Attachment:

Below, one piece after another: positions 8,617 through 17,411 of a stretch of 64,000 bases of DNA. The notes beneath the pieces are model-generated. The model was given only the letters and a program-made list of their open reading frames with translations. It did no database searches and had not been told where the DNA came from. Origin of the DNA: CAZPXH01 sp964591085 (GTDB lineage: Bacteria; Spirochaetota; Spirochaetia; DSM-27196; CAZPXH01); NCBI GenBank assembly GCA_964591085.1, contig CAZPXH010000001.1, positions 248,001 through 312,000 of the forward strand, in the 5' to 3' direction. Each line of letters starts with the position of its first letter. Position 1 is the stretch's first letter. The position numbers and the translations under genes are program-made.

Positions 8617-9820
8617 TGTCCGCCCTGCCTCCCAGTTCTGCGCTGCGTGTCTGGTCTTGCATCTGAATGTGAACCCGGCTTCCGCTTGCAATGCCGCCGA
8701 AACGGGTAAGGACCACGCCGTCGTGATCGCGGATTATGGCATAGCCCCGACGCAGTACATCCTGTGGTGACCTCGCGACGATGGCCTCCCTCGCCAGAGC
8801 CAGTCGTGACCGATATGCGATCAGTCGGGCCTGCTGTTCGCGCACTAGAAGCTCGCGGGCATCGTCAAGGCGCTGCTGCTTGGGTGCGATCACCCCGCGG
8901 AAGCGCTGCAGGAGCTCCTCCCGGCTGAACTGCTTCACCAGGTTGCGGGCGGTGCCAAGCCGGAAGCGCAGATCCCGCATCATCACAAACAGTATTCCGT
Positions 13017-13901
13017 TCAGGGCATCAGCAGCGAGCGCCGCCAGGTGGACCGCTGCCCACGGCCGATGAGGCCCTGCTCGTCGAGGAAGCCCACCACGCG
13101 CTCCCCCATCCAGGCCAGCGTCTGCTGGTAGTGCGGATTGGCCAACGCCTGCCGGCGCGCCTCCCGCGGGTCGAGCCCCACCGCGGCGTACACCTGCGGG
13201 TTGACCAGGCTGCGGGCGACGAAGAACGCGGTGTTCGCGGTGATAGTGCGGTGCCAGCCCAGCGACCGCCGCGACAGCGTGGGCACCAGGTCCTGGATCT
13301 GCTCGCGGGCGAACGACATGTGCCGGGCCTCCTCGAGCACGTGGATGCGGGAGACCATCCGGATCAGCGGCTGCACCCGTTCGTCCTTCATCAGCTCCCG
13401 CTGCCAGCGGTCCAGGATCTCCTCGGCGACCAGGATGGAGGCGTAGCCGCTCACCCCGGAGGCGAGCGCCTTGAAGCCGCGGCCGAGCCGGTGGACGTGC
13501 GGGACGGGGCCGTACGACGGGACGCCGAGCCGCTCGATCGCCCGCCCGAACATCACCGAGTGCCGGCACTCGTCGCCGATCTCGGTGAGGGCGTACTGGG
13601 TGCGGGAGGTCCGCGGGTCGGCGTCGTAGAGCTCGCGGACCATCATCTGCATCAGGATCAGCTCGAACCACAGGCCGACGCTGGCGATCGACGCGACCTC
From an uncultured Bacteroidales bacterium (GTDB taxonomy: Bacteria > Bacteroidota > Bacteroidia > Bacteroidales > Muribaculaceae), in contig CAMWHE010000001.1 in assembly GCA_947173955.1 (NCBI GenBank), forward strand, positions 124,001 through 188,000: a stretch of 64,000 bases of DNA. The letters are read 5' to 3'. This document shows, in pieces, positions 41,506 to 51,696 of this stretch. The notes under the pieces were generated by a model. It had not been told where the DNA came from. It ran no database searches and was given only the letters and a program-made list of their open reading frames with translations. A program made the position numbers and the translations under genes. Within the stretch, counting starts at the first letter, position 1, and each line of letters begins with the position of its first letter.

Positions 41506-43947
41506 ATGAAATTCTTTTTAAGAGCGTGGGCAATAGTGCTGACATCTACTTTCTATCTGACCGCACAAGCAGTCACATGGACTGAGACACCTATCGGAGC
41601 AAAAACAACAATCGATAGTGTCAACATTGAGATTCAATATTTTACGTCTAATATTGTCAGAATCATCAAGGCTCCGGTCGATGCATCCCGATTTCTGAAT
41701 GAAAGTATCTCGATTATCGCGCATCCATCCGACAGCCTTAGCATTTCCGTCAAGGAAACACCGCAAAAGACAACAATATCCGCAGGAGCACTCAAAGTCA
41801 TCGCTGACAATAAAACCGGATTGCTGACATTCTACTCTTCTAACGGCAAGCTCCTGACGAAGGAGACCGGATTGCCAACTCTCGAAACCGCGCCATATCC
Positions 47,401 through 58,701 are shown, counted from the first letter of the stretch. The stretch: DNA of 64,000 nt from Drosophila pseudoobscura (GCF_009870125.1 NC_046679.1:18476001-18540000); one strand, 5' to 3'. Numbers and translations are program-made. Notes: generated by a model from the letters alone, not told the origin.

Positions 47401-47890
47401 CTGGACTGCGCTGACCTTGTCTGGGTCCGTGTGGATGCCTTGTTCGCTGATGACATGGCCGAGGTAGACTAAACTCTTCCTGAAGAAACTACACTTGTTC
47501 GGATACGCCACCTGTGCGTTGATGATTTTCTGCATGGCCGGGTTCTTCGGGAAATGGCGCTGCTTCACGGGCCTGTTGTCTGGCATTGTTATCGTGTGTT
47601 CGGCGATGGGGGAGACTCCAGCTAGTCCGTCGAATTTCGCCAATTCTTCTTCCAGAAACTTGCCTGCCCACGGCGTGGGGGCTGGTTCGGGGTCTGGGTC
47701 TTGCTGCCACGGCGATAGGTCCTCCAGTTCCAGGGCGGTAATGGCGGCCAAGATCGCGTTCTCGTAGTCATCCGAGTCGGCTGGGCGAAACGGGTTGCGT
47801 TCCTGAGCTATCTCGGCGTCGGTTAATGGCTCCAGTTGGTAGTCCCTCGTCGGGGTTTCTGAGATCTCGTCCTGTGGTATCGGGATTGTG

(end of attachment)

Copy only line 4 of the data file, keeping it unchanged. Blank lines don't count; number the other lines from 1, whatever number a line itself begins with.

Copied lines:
8701 AACGGGTAAGGACCACGCCGTCGTGATCGCGGATTATGGCATAGCCCCGACGCAGTACATCCTGTGGTGACCTCGCGACGATGGCCTCCCTCGCCAGAGC